Beef + Lamb New Zealand’s (B+LNZ) Annual Meeting in Timaru on 21 March has focused on how the conversation on food has changed, with consumers thinking more about the provenance of their food and how the country’s sheep and beef sector is using that to build a premium for New Zealand beef and lamb.
“Meat’s role in the diet is under scrutiny because of environmental and animal welfare concerns, but there is also growing demand for grass-fed, naturally raised beef and lamb, which is what New Zealand produces,” said B+LNZ chairman Andrew Morrison.
“We are uniquely placed to capitalise on these growing trends and more strategically position our product in the market.”
Farmers at the annual meeting were treated to an exclusive look at B+LNZ’s Taste Pure Nature country of origin brand, which is just about to begin its pilot rollout in California, hearing from both consumers and advertising agencies in the US about their perceptions of New Zealand and getting insights on why B+LNZ is targeting a group they’ve dubbed as the “Conscious Foodies”.
Morrison also reinforced the importance of our environmental credentials in underpinning the work Taste Pure Nature will do to build preference for New Zealand beef and lamb overseas.
“Over the past couple of decades our focus was on being the most productive and efficient producers in the world. Going forward, we need to remain productive but everything has to have an environmental perspective.”
B+LNZ chief executive Sam McIvor focused on the work that the organisation is doing to support farmers on the ground to further lift their environmental performance.
“The environment is at the heart of everything sheep and beef farmers do. It’s why in 2018 we launched our environment strategy with the goals of becoming carbon neutral by 2050, having clean freshwater surrounding our sheep and beef farms, having thriving biodiversity on farm, and healthy and productive soils,” said McIvor.
“Throughout 2018, we’ve been focused on delivering more resources and tools to farmers to help them proactively manage environmental impacts but also capturing the good work that they are doing. For example, we’ve identified that our farmers have conserved 1.4 million ha of native bush, 24 percent of New Zealand’s native bush is on our sheep and beef farms – an outstanding achievement that enhances New Zealand’s biodiversity.”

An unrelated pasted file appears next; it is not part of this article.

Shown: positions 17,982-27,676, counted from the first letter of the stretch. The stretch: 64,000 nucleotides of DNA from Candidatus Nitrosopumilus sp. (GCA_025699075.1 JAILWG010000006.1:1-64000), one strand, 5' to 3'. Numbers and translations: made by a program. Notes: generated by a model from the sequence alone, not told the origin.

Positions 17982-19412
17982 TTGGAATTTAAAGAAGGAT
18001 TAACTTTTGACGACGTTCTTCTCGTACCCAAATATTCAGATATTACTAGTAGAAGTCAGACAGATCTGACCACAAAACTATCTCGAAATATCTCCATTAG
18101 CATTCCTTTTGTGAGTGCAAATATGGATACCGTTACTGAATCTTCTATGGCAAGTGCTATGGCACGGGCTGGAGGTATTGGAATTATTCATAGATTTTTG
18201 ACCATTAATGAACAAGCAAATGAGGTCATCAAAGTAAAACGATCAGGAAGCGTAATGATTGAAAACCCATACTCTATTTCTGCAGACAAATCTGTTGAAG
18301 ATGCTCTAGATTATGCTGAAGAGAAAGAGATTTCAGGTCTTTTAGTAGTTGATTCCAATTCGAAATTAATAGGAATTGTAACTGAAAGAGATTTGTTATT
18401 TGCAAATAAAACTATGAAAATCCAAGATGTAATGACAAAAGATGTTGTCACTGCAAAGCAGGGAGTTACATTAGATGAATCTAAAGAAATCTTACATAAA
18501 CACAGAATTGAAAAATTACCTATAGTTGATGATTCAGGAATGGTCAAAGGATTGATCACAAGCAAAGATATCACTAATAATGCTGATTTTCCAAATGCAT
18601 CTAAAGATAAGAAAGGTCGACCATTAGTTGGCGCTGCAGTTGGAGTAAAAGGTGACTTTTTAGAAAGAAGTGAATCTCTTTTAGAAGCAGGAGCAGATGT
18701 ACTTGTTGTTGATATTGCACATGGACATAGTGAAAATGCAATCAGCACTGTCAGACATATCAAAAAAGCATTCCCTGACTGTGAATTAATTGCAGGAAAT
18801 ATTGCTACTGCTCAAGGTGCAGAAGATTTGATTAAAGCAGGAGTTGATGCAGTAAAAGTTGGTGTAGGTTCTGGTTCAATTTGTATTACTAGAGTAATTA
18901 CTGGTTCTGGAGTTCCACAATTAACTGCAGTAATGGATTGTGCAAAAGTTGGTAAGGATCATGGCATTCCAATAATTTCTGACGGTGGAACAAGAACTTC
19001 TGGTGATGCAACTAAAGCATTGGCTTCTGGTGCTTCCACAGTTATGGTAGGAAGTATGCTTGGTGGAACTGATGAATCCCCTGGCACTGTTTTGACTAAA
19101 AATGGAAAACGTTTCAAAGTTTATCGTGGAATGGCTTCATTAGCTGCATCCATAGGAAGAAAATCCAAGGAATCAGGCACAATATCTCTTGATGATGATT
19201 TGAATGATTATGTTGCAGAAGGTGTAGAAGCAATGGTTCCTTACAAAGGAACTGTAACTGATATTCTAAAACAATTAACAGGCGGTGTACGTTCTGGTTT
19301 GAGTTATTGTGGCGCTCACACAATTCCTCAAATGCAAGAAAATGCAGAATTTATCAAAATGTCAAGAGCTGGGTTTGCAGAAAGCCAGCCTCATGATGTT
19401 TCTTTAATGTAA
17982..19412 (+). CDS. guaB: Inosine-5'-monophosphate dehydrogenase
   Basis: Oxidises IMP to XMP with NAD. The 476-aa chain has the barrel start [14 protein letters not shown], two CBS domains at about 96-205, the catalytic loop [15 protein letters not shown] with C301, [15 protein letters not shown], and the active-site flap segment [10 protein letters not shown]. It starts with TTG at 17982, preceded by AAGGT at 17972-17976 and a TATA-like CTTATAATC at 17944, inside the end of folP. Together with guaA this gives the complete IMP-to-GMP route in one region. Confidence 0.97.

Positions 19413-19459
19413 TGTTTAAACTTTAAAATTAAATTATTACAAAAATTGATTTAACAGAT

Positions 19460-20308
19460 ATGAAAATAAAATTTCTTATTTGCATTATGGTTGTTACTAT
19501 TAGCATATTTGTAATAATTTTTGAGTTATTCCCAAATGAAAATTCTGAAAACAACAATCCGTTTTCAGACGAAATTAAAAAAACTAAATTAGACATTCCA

Farmers were also updated about the challenges facing the sector in 2019 with insights from the Ministry for Primary Industries, National Party climate change spokesperson Todd Muller, and B+LNZ’s Environmental Reference Group chair Mark Adams, on issues such as climate change, water quality, and biodiversity all set for regulatory change in the months ahead.
“Beef + Lamb New Zealand has been engaging proactively with government and our partner organisations across the rural sector to advocate and develop policy responses to the challenges facing our sector that address the issues but also work for farmers, and we’ll continue to do that throughout 2019,” said McIvor.
Attendees had the chance to see both of these themes in action too when they visited Geoff and Joy Hayward’s Mt Horrible farm, a highly productive and profitable mixed cropping and sheep and beef farm outside of Timaru that is part of the New Zealand Farm Assurance Programme and supplies premium product to the United Kingdom through ANZCO.
Morrison and Mr McIvor also acknowledged the difficulties faced by farmers directly affected by Mycoplasma bovis (Mp. bovis) as well as those impacted by the knock-on effects of the outbreak and the hard work of those involved with the response.
“I want to acknowledge what a difficult year this has been for many farmers who have been affected by Mp. bovis. Dealing with Mp. bovis has been a major priority for Beef + Lamb New Zealand since 2017 and will continue to be so,” said Morrison.
The Annual Meeting also saw changes for B+LNZ’s board of directors, and chairman Andrew Morrison paid tribute to those who were leaving the Board as well as congratulating new Board members.
“As a farmer-led organisation, the participation of our farmers in the governance of Beef + Lamb New Zealand is vital to ensure we keep delivering for our farmers. I’d like to thank our outgoing directors Kirsten Bryant, Bill Wright, Sam Lewis, and Kate Acland for their work. I’m also excited about the new perspectives our new directors Nicky Hyslop, Scott Gower, Tony Egan, and new associate director Anna Nelson will bring to the organisation,” said Morrison.
Two resolutions were also passed at the Annual Meeting. These relating to an increase in the total aggregate amount payable by way of directors’ fees and the reappointment of KPMG as B+LNZ’s auditor.
The resolution to increase the total aggregate amount payable by way of directors’ fees from $336,400 per annum to $342,000 per annum, representing an annual increase of $1,000 for the Chairman and $650 for each director passed with the support of 66.20 percent of votes.
The resolution to reappoint KPMG as B+LNZ’s auditor passed with the support of 94.20 percent.
The voting percentage is 11.25 percent, being 1,707 votes received from 15,167 farmers, of which 61.73 percent voted by post and 38.27 percent voted online or at the Annual Meeting.